I should add that, in 2008, people didn’t have anything like the same attunement to the structural underpinnings of our malaise. Private campaign finance, for instance, will still deep in the woodwork, attended to only by nerds and extreme wonks. Post-Occupy, it went from deep obscurity to center-stage, where its strength is only growing. The same is true of other once-obscure provisions (e.g. Citizens United, or the repeal of Glass-Steagall) which people are now recognizing as fundamental errors with ridiculously bad consequences.

    These aren’t the only very bad ideas now coming to light. We’re approaching a situation where the wort of the worst will all be on the table. Like malignant tumors, they can be removed, or they can be left in place to kill the patient. But that cannot be ignored. Obama is going to be seen – increasingly – as the surgeon-in-chief. His legacy will depend on whether or not he botches the operation. I think he’s savvy enough to get this.

  4. Fentex says:

    Despite the hand wringing from Republicans, the U.S. Treasury’s cost of capital is at an all time low. What does that tell you? That the rest of the world sees the U.S. as the best bet for the future.

    The price of U.S bonds is empirical evidence the theory that an expanding monetary base must cause inflation is wrong (at least over periods of a few years). But it isn’t evidence that the world particularly likes the U.S’ future in particular.

    The dropping of national bond prices is happening in all industrialised nations and might be indicative of something less positive – over the longer term.

    It does though, coupled with inflation measurements, remain evidence that people arguing governments should take the opportunity to borrow for investment in infrastructure (and incidentally stimulus) while rates are low have empirical support for their position that ruinous inflation does not automatically follow.

    And speaking of David Ricardo I notice increasing reference to the theory of Equivalence named after him (which it seems he didn’t accept himself). An idea that is so preposterous it’s hard to credit anyone honestly believing it as it seems to boil down to saying that borrowing for investment cannot improve future situations.

  5. Alex Bowles says:

    @len As an aside, that link you posted contains some of the best writing on the Big Crisis that I’ve seen. 2012 will tell if that sharpness is matched with prescience.

  6. BERNARD. says:

    When work will becomes a game a science an art we will have evolved ( I think). The problem we are facing is that the actual industrial parks are obsolete and inneficient. The pollution is terrible most of the water is contaminated, big pharma is killing more then curing, the industrialized foods are toxic and dangerous, the excess of plastic is becoming a real problems and the toxic waste including nuclear are an issue that no govnerment wants to face ( apart from Germany). If you talk about money then the first thing that come to my mind is corruption at all levels so unless great discoveries are made … I think we as a race are doomed. There is no more margin of error and our natural habitats is at stake… Lets see what happens and how we will adapt to the climate change. Some things cannot be fixed with money alone. Hey we need a bit more humanism…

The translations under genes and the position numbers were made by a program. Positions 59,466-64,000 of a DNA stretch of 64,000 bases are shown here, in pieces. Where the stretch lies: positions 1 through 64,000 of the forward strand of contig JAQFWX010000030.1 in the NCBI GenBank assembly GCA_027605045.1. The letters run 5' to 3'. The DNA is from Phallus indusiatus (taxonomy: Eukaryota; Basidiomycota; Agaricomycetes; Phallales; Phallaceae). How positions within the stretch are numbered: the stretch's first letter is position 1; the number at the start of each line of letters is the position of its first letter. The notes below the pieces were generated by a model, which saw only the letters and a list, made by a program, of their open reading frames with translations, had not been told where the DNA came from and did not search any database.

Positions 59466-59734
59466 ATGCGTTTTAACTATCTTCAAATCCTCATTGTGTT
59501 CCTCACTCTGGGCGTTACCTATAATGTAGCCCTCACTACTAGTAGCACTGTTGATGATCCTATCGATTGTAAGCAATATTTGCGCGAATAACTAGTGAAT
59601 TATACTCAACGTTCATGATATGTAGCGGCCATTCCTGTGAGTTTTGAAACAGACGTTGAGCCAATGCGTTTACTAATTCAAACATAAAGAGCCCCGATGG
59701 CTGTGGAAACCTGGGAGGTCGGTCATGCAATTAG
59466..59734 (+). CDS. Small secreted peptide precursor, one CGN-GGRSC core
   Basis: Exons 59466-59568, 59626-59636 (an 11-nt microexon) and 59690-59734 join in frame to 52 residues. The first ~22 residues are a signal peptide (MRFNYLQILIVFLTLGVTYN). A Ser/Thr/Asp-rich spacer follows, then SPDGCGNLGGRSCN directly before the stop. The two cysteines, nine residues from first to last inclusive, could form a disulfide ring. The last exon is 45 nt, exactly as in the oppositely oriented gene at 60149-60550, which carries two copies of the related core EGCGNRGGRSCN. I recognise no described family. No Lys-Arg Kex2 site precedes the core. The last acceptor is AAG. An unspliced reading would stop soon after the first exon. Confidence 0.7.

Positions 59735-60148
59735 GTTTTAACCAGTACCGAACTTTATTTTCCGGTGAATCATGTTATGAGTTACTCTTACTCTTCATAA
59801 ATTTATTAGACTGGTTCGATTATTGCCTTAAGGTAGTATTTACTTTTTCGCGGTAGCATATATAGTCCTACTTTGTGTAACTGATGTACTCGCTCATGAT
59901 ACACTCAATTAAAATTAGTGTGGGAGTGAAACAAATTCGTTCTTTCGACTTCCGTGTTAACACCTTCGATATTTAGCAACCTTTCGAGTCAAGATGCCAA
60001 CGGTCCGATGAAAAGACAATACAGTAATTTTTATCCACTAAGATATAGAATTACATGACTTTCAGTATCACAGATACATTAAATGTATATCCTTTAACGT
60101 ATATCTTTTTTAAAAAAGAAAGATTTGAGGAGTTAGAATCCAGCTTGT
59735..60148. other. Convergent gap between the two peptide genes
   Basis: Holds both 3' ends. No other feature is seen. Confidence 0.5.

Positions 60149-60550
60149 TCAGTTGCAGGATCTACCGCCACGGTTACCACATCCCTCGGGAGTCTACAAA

7. Jon Taplin says:

    Jeez Len–What did I say to offend you so much? My point about Art and Science is the following.the great breakthrough technologies of the 21st Century are not just science. They require design sensibilities and other things we tend to be pretty good at. The Chinese today have the world’s fastest super-computer, but even their academics admit they are missing some of the creativity that distinguishes American invention.

    As to Michael Thomas’s rant. I met him when he was on Wall Street. He doesn’t really believe that the whole edifice of Wall Street is going to fall. The irony of course is that the Union Pension funds like CAlpers control huge blocks of American companies. For you to say Apple makes a closed clique wealthy, shows a fundamental misreading of our economy.

    As to Obama, I know you are pissed off. You never did like him and were always cheering for Hillary. You and Pap have seized upon the defense bill to pillory the President, but even the Cato Institute proves the issue is far more nuanced than you paint it.

    As for me, I’m going to keep dancing with the one that brought me here.

  8. JTMcPhee says:

    … And in other news, the Armenian and Eastern Orthodox holy men who “maintain” the Church of the Holy Kamoly Nativity in Bethlehem had their annual brawl in this Holy Season. Seems the Holy Site is falling down, because the doctrinal and territorial impulses of a bunch of nominal Christian High Priests of (one aspect or another of) the Loving God can’t agree on any aspect of its administration. Not one jot or one tittle. The last big brawl, the endpoint of increasingly hostile skirmishes which are apparently building up again, kind of helped ignite the Crimean War…

    Why does that sound so hauntingly familiar?

    The keys to the kingdom are Identity and Legitimacy. Both were dropped carelessly into the noisome hole under the thrones in the outhouse.

    Jon, it ain’t just the defense bill. And the Papolans are doubling down on their Identities, without a shred of Legitimacy. What’s killing “us” seems pretty simple, to this cynic: Too fucking much of “what’s in it for me?” And the inevitable corollary, in government and management terms: “Where’s mine?” See Mike Royko for an explication, if you care to. He’s dead, of course, but his recorded insights live on… And his magnum opus, “Boss!”

    God’s little joke — giving us poetry and a sense of beauty and a smidgen of kindness and altruism, and wrapping it in and wiring it up with the amygdala and the pituary and the lizard brain, without enough cabling or code to let the forebrain’s better parts over-ride the command signals…

    Fucking stupid humans.

  9. Alex Bowles says:

    @JTMcPhee The saving grace is humor. That, and judicious mockery. But mostly humor.

  10. len says: